“A Camera Is A License”: A Retrospective of Asia with Canadian Photographer Greg Girard
Having spent almost three decades travelling and living in Asia, Canadian photographer Greg Girard has documented some extraordinary moments in history, including the Sri Lankan civil war, the handover of Hong Kong and the student protests in Tiananmen Square. His extensive works have also been featured in some of the most reputable publications in the world, like Fortune, Forbes, The New York Times, National Geographic and Time.
Picking up photography in his teen years, Girard first bought a camera at the age of 16. “It was like discovering a book no one had told you about, and you fall in love with it. And you keep looking for what the writer has done and what influenced them,” he explains.
Though he admits he never set out to become a photojournalist, Girard initially found photography to be his way of engaging with people and the environment around him. “A camera is a license, it lets you do things, go places that you might not without one,” he says. “It was kind of an entry point to the world, one you wouldn’t have when you’re just looking or talking to people. In the simplest terms, it was making the world your own.”
After graduating from high school, the budding photographer worked for a year to save money for a trip to Hong Kong. It was a goal he had settled on after seeing an image of the Hong Kong harbour from 1962. “It was this mix of neon signs and buildings on the waterfront. There was a local junk boat in the foreground. It was an everyday harbour scene, not made to look glamorous. Neon on the skyline,” he describes. “The familiar looked strange and the strange looked familiar, with Japanese brands and Western billboards. Everything was mixed together in a non-judgmental way.”
Girard, who would call Hong Kong his home for the next few decades, published two books about his time living in the former British colony. HK:PM Hong Kong Nightlife 1974-1989 captures the city’s iconic neon landscape, while City of Darkness documents the most densely populated place in the world at that time, the infamous and notorious Kowloon Walled City.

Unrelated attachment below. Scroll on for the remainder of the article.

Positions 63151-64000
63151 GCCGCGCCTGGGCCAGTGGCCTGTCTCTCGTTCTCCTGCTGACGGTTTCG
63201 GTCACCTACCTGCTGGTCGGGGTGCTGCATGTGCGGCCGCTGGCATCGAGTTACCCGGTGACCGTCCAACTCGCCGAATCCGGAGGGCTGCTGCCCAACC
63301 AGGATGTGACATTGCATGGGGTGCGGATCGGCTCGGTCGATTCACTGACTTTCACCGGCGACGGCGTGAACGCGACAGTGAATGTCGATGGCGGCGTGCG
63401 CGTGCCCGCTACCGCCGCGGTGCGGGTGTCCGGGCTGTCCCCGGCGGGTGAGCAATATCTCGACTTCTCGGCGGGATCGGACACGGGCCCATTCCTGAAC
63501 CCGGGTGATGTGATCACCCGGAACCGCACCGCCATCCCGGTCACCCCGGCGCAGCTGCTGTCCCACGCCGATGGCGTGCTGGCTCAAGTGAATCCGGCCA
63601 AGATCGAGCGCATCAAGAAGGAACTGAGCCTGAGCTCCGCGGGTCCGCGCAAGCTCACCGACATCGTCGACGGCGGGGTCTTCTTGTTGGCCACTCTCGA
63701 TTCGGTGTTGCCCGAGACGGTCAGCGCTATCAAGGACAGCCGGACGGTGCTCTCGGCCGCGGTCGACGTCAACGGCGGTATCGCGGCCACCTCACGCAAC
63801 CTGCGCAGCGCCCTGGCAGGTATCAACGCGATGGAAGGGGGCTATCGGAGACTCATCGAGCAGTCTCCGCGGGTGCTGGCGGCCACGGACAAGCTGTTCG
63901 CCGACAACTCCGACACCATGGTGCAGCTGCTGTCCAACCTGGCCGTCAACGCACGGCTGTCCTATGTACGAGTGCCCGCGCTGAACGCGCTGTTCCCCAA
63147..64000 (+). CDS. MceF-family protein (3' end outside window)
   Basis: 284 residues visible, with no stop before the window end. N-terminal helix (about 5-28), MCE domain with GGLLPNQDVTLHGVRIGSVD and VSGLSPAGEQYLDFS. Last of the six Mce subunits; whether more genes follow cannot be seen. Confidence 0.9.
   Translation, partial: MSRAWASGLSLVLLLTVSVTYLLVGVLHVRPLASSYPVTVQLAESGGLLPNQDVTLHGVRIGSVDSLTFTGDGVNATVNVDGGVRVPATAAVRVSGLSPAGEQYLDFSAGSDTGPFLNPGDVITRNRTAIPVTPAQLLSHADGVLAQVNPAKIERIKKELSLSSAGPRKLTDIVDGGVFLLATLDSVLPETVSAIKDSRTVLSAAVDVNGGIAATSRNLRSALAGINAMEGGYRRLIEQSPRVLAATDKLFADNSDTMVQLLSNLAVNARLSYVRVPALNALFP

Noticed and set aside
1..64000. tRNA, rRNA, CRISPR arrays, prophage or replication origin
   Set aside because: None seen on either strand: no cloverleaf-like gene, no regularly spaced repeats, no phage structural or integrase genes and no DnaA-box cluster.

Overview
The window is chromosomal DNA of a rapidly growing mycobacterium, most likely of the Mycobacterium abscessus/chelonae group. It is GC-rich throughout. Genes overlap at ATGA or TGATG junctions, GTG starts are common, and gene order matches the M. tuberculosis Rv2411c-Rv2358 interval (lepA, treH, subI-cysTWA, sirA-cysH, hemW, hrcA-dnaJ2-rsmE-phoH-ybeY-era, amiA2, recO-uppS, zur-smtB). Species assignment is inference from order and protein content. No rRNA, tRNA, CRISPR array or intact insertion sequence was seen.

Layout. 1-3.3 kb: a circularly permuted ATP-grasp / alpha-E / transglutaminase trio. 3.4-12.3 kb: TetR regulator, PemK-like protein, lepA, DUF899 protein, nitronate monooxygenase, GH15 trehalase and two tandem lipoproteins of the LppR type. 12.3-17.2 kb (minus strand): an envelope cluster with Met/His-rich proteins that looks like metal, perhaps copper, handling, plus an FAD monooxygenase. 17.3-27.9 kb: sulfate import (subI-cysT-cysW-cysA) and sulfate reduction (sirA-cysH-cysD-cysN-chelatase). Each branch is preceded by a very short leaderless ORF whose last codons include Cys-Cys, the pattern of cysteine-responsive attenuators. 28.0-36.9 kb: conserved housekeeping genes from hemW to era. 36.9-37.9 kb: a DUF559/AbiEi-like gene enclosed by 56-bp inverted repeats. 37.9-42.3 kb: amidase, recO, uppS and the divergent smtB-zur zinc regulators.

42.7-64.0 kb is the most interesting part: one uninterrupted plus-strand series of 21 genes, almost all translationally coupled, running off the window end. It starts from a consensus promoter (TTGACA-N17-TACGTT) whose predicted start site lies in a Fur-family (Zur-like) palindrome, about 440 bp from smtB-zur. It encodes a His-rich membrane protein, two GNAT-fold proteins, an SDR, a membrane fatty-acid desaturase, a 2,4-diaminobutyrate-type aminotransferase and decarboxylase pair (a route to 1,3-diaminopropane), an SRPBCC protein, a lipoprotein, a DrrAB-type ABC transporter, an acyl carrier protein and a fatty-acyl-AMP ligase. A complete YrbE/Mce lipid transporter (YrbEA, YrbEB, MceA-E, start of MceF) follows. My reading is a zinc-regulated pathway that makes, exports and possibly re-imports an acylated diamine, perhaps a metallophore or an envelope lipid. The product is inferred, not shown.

“What I realised in the beginning was that it was just a normal place – people working and educating their kids. The fears of vices like prostituting, gambling and drug addiction, it had bypassed that. It was just a working class neighbourhood with a raw reputation,” he says of the now-demolished city. “I had worked with different magazines and had learned which lighting would look good. I would light people the way I would a movie star. [The city itself] was already extraordinary.”
During Girard’s time photographing for print publications, he captured some of the most prolific individuals in Asia, including actress Gong Li, Hong Kong’s richest man, Li Ka Shing, and acclaimed director Wong Kar Wai. Among the many personalities he’s worked with, one moment with renowned Hong Kong actor Chow Yuen Fat stands out.
Agreeing to meet with Girard for a sunset session on the rooftop of Ocean Terminal, one of Hong Kong’s largest malls, the beloved movie star arrived alone in his sports car. “In those days, there was less preciousness about celebrities in Hong Kong. People were more down to earth,” he says. “I’m by himself, he’s by himself. I had nobody helping me, and he was with me for 30 to 45 minutes. He was perfectly generous, a great guy to spend time with.”
Beyond the experiences of meeting world-class celebrities, photography has allowed Girard to travel throughout Asia, at times during dangerous circumstances. During the Sri Lankan civil war, the photographer went to great lengths to reach Batticaloa, the country’s former capital, on assignment for Time. After catching a number of connecting flights, a taxi ride, encountering a government-ordered road block, and completing the last leg with an arduous bike ride, he was eventually able to capture photo of members of the Tamil Tigers.
“I got on my bike and rode for 60km. When I got to the first village, people tried to stop me, and they told me the road had been mined for months,” he says. “But I knew that landmines could only occur on unpaved roads. So as long as I was riding on paved road and it wasn’t broken up, I would be okay.” Considering it to be one of the most memorable moments in his career, he later had to tape the film to his legs after being detained by the Sri Lankan military in order to smuggle the photos back to Time’s head office in New York.
Today, Girard resides in his hometown of Vancouver, although he was still a regular visitor to Asia prior to coronavirus restrictions to host his solo gallery shows and book projects. When speaking about the changes he sees in Asia today, he says, “Every place still feels the same. It looks different, but it doesn’t feel different. The core part of it is still there. Asia was booming in the early ‘80s – you could already see the trajectory.”
All Images: Courtesy of Greg Girard
Writer | Kristy Or
A fan of indie films and alternative music, Kristy is a writer and producer from Sydney. Tea and coffee are a vital part of her diet.